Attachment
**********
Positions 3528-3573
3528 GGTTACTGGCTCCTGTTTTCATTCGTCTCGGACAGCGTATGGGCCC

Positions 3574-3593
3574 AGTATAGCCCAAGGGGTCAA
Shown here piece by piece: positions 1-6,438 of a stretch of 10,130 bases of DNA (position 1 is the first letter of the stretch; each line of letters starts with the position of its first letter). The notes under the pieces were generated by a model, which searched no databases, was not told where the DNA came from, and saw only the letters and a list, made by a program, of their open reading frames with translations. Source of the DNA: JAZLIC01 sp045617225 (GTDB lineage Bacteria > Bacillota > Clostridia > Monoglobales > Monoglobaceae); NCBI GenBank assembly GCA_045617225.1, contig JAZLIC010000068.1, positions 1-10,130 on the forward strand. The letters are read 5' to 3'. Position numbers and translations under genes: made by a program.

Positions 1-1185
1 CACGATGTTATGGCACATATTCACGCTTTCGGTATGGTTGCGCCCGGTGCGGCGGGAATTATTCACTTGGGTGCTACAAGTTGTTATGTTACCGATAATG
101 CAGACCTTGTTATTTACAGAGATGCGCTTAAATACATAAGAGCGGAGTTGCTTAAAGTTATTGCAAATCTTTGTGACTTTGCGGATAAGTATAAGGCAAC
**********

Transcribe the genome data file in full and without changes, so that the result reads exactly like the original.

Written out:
Positions 3528-3573
3528 GGTTACTGGCTCCTGTTTTCATTCGTCTCGGACAGCGTATGGGCCC

Positions 3574-3593
3574 AGTATAGCCCAAGGGGTCAA
Shown here piece by piece: positions 1-6,438 of a stretch of 10,130 bases of DNA (position 1 is the first letter of the stretch; each line of letters starts with the position of its first letter). The notes under the pieces were generated by a model, which searched no databases, was not told where the DNA came from, and saw only the letters and a list, made by a program, of their open reading frames with translations. Source of the DNA: JAZLIC01 sp045617225 (GTDB lineage Bacteria > Bacillota > Clostridia > Monoglobales > Monoglobaceae); NCBI GenBank assembly GCA_045617225.1, contig JAZLIC010000068.1, positions 1-10,130 on the forward strand. The letters are read 5' to 3'. Position numbers and translations under genes: made by a program.

Positions 1-1185
1 CACGATGTTATGGCACATATTCACGCTTTCGGTATGGTTGCGCCCGGTGCGGCGGGAATTATTCACTTGGGTGCTACAAGTTGTTATGTTACCGATAATG
101 CAGACCTTGTTATTTACAGAGATGCGCTTAAATACATAAGAGCGGAGTTGCTTAAAGTTATTGCAAATCTTTGTGACTTTGCGGATAAGTATAAGGCAAC